Xmas rate cut almost certain
The Reserve Bank of Australia has left official interest rates unchanged at 4.5 per cent for November but is likely to bring rates down in December.
Given the recent string of bad statistics coming out of the US combined with our own worsening domestic picture, a further rate cut of a quarter to half a percentage point in Australia next month is well and truly on the cards.
We will know more about inflation pressures when wages figures come out later next week but inflation fears appear to have eased after the September quarter CPI figures. And with the election out of the way there seems little to prevent a further rate reduction. The Reserve Bank's quarterly monetary policy statement released on Monday should give some further insight.
The US Federal Reserve has cut rates 0.5 percentage points to 2 per cent because “heightened uncertainty and concerns about a deterioration in business conditions both here and abroad are damping economic activity”. Referring to the impact of the terrorist attacks, the Fed also said “the necessary reallocation of resources to enhance security may restrain advances in productivity for a time”.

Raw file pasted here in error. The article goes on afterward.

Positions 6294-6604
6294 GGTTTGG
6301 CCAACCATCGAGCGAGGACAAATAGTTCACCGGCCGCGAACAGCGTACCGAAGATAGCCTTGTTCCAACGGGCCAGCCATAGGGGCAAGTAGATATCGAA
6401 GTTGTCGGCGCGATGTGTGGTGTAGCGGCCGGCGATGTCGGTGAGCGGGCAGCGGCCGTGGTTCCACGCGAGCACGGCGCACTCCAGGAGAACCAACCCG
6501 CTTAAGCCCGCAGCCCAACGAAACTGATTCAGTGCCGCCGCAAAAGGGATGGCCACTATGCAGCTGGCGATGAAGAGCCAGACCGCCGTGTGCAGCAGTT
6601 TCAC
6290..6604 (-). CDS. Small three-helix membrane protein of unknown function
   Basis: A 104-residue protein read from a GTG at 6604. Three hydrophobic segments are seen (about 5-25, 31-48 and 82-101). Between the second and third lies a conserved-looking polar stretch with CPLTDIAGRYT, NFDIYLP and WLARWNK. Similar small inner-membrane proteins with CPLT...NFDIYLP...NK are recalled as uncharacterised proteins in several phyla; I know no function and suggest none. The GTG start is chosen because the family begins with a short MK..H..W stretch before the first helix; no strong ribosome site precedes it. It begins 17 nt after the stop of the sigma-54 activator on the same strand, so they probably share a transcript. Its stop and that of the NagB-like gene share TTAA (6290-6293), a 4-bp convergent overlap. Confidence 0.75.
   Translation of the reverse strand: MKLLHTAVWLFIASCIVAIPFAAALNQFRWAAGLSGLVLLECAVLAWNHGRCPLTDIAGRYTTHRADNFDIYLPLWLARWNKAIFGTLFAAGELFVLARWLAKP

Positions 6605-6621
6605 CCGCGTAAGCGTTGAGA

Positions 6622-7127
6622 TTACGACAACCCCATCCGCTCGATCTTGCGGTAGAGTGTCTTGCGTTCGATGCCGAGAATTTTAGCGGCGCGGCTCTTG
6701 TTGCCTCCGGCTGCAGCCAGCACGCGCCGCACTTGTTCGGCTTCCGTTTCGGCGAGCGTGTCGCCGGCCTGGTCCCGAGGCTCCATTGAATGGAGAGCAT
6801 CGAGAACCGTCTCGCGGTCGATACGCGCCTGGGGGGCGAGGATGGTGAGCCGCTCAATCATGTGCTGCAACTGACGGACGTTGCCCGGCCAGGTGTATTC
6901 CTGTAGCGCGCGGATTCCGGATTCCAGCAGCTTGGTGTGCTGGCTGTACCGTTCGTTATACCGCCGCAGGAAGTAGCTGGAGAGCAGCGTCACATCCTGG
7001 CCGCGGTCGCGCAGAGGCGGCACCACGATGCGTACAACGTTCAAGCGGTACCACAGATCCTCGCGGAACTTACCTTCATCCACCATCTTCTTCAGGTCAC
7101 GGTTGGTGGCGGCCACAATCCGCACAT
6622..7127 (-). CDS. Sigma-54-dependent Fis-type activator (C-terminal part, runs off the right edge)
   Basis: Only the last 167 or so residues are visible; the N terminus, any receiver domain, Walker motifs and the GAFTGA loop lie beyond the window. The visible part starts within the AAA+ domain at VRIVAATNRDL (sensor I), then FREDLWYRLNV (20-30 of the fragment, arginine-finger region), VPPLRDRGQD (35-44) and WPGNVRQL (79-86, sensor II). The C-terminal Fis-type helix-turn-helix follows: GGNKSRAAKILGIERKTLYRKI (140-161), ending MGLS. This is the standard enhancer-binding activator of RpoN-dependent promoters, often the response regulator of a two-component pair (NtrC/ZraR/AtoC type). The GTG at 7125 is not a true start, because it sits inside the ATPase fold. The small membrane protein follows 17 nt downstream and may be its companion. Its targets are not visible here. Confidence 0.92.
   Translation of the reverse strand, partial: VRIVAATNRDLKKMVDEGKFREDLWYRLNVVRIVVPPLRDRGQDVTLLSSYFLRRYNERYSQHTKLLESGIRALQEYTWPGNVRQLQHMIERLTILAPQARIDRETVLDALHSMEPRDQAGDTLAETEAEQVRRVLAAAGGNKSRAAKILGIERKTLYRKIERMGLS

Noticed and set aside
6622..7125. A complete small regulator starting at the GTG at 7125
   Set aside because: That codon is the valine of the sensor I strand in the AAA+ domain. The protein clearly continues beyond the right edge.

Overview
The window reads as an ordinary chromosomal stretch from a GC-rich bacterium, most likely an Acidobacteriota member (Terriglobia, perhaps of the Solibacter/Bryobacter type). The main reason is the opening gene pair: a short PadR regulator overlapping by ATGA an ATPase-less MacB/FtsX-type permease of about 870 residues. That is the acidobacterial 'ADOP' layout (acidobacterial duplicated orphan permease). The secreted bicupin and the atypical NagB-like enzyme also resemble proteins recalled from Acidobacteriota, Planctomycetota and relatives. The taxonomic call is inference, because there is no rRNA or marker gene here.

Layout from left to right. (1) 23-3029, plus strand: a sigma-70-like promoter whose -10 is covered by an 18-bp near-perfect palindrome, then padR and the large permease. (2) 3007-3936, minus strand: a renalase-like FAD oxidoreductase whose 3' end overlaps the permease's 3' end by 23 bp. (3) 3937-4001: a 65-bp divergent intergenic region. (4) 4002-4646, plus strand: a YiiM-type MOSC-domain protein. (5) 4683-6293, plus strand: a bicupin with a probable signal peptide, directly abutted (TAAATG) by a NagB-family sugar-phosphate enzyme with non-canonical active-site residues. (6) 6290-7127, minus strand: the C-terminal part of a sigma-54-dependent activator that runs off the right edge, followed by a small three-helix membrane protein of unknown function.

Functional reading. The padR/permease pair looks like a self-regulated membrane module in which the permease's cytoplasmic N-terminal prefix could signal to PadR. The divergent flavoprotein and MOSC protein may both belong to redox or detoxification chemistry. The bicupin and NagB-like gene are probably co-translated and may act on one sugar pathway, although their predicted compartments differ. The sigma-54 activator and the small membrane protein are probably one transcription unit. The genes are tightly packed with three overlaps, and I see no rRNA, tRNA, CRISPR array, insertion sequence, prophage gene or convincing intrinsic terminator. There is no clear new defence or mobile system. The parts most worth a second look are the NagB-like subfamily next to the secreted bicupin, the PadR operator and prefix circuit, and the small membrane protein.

The US cut was followed by the Bank of England and the European Central Bank which also cut by half a percentage point amid weakening economic conditions there.
Australia cannot escape the impact of worldwide downturn especially when our domestic performance is starting to wane. The latest unemployment and housing finance figures add to retail trade and building approval figures last week suggesting the mid-year recovery has faded and the economy is weakening.
Another big fall in full-time jobs and an increase in the participation rate has pushed the unemployment rate up to 7.1 per cent, from 6.7 per cent. Although part-time jobs offset the decline in full-time work, the figures reflect a softening job market given the continuing trend of part-time positions being substituted for full-time.
The housing sector has been the key to domestic recovery this year, courtesy of the FHO grant, but the surge of activity looks to be tailing off. Total housing finance approvals fell by 1 per cent in September, following a 2.5 per cent fall in August. Construction finance commitments declined by 3.3 per cent, newly-erected dwelling finance increased by 3.2 per cent while established dwelling finance commitments fell by 0.8 per cent.
US 2- and 3-year bond yields have also moved sharply lower in market trade suggesting there may be more falls to come in home-loan fixed rates.